When I ask my 11th-graders—all white, all relatively privileged, all attending an expensive private school—why we read The Catcher in the Rye in high school, this is their answer: We can learn from Holden Caulfield because we are him and he is us. Like us, Holden lives in New York City and sometimes finds school to be hard. He struggles with being a teenager and with loss and family issues. We can see his failings—with women, with alcohol, with friendship—and we understand. Holden articulates the “real” problems of being a teenager in the real world.
But that answer feels incomplete to me. Sure, Holden is some of us, and we may understand what it’s like to struggle as rich, white people whose problems don’t go away just because we have privileges. However, continuing to believe that Holden is a “typical teenager” allows us to ignore the many teenagers who experience absolutely nothing of what Holden experiences as a wealthy white kid.
So, immediately after teaching The Catcher in the Rye (a mandated text in our curriculum), I now assign Jennifer Gonnerman's series of essays on Kalief Browder, the black teenager who, just miles from the high school where I teach, was picked up on false robbery charges, held in prison without trial for three years, and eventually committed suicide. Holden’s and Kalief’s experiences are worlds apart.
After weeks of reading about Kalief, hearing his voice in recorded interviews, studying statistics from Michelle Alexander's The New Jim Crow and learning about other bias-related injustices against young black men, my students stop saying that Holden is a typical teenager. They start communicating reflections like this instead: “No matter what anyone says, I believe that I have it different than African Americans in our country. This is only because of the upper-class background I have and the appearance I have. People and police don’t make the assumptions they make about me that they would make about black people.”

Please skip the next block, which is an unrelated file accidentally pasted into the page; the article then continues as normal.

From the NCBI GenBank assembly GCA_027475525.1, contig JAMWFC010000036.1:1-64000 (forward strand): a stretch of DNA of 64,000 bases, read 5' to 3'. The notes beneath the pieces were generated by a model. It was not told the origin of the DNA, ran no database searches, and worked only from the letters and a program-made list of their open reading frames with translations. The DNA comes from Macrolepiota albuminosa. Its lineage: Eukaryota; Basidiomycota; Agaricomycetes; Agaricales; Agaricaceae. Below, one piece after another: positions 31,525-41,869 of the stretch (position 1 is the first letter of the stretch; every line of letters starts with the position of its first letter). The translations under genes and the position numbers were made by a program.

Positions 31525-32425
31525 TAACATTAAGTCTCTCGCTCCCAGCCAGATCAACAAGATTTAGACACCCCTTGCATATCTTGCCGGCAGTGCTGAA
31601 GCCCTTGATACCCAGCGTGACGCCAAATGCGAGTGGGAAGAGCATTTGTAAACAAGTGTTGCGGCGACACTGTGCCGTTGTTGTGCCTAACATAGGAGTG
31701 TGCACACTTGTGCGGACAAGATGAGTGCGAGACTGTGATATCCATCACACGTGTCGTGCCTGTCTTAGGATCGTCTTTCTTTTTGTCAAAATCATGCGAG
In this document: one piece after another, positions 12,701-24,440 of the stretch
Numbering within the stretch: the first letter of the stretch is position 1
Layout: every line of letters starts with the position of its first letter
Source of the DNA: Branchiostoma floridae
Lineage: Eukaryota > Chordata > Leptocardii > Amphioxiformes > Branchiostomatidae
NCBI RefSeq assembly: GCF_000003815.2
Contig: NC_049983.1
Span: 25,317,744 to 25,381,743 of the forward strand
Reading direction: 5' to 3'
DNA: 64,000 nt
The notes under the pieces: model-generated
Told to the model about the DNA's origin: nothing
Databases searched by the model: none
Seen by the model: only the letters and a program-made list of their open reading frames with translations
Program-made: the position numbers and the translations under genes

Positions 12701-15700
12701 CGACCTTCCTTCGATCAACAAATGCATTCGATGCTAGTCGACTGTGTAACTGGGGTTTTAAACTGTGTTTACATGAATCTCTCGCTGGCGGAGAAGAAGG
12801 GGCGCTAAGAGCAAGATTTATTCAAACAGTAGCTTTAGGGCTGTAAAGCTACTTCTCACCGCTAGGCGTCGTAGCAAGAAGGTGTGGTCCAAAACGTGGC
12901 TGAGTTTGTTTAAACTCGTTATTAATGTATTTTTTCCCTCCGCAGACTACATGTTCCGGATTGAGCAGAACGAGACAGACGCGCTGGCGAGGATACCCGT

It’s no coincidence this terrible story happened to Kalief and not Holden Caulfield, or any other white person. Had Holden or any person of his stature been put in Kalief’s situation, it certainly would not have escalated to the devastating levels that it did for Kalief. Kalief and Holden clearly have many similarities. These similarities point out the differences that still prevail, and make their outcomes so different from each other’s. Holden was free—free to roam around New York City, alone, without worry of being stopped by police or suspected of a crime. Kalief was confined, and not only to his prison cell. Whereas Holden was free and able to dream about his future, Kalief could only dream as far as proving his innocence and getting out of prison.
I might prefer to replace The Catcher in the Rye with a less rarified novel of teenage life in America, one in which the protagonist’s family cannot buy him private therapy and placement in a new boarding school. But if we continue to teach Catcher, then let’s frame it with a different kind of urban teen narrative. Let’s talk about Kalief Browder. Let’s talk about race, racism and class. Let’s stop pretending that Holden is typical and see him instead as the privileged anomaly he is. It’s time for more students to hear another story.
Steinberg teaches English at SAR High School in the Bronx.